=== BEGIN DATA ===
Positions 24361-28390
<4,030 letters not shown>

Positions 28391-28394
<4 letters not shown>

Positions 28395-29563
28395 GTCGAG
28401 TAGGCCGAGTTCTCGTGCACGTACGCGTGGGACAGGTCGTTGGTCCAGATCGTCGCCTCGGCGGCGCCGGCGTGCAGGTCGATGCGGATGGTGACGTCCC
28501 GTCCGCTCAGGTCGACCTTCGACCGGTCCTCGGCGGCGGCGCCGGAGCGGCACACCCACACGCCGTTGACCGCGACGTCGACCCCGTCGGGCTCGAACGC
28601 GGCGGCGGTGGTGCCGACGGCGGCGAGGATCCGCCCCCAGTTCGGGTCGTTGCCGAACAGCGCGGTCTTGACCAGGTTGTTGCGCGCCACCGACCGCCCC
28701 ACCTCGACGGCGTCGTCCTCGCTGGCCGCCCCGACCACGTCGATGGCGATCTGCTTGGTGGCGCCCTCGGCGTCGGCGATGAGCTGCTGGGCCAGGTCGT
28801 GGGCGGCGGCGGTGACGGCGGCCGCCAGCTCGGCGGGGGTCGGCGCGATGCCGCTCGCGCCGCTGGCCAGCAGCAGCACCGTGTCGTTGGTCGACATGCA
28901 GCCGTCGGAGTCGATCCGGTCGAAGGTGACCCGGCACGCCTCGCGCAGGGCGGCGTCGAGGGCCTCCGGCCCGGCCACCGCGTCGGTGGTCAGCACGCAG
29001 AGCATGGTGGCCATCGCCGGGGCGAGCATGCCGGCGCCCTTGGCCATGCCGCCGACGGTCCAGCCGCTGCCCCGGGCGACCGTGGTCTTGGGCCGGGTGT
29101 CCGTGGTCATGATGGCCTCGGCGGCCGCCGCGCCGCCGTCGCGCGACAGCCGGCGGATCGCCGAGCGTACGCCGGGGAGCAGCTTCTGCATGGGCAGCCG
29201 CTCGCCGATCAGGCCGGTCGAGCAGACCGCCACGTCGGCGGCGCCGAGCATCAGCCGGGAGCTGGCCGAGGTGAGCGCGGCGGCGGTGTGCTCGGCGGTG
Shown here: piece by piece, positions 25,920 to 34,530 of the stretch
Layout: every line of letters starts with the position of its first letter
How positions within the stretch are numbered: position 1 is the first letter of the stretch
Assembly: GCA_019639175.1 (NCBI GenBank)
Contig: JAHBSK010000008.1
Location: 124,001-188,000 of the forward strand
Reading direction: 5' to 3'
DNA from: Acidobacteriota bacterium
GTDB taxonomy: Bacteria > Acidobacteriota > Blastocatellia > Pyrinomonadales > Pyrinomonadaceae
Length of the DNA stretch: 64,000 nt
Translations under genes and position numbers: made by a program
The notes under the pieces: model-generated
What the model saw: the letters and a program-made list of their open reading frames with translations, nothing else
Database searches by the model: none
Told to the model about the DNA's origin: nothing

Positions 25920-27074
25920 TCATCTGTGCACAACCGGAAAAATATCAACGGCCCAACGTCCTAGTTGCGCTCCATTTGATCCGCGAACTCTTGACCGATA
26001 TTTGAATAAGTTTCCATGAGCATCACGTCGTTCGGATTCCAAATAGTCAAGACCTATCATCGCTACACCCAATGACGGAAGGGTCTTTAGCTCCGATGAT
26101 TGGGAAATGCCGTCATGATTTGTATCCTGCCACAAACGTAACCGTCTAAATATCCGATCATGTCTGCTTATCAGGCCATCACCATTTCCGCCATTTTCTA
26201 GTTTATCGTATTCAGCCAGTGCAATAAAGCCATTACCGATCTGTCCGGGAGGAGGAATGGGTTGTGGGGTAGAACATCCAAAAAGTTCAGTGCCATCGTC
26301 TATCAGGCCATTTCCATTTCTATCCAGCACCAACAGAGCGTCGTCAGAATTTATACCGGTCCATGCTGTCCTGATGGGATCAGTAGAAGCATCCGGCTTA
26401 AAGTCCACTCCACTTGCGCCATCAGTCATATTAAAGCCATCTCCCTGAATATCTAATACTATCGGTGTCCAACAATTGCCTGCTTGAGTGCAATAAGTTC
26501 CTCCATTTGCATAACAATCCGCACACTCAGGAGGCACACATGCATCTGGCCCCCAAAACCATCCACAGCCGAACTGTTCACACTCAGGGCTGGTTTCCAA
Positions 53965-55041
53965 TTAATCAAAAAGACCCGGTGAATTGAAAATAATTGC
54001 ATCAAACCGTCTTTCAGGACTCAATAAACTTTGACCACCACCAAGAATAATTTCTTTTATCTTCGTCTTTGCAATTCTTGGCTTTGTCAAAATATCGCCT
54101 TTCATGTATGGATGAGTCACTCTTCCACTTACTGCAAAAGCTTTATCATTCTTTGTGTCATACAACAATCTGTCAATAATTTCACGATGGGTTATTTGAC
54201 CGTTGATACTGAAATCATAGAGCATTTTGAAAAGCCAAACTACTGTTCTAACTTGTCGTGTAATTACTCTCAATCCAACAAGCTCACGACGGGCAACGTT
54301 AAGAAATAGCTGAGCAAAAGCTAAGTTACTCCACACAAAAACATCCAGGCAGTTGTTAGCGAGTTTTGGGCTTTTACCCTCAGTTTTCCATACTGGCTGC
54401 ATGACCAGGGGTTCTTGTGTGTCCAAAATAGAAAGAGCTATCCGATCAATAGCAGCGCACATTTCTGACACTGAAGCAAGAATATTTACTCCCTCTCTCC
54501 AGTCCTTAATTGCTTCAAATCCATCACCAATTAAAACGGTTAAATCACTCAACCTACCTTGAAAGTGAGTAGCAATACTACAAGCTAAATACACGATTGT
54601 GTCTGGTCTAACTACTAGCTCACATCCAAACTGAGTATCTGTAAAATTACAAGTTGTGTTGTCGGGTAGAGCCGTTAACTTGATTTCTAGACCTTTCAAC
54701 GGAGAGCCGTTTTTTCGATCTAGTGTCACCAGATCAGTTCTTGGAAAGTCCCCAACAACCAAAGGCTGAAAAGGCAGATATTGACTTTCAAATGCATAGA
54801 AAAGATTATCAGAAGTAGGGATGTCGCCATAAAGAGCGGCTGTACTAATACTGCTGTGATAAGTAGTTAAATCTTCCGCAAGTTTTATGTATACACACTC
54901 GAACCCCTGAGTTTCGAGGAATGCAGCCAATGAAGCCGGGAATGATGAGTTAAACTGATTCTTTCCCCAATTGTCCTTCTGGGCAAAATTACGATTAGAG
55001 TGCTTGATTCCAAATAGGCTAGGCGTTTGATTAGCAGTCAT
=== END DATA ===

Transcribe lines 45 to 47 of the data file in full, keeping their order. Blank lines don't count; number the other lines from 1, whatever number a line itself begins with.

54401 ATGACCAGGGGTTCTTGTGTGTCCAAAATAGAAAGAGCTATCCGATCAATAGCAGCGCACATTTCTGACACTGAAGCAAGAATATTTACTCCCTCTCTCC
54501 AGTCCTTAATTGCTTCAAATCCATCACCAATTAAAACGGTTAAATCACTCAACCTACCTTGAAAGTGAGTAGCAATACTACAAGCTAAATACACGATTGT
54601 GTCTGGTCTAACTACTAGCTCACATCCAAACTGAGTATCTGTAAAATTACAAGTTGTGTTGTCGGGTAGAGCCGTTAACTTGATTTCTAGACCTTTCAAC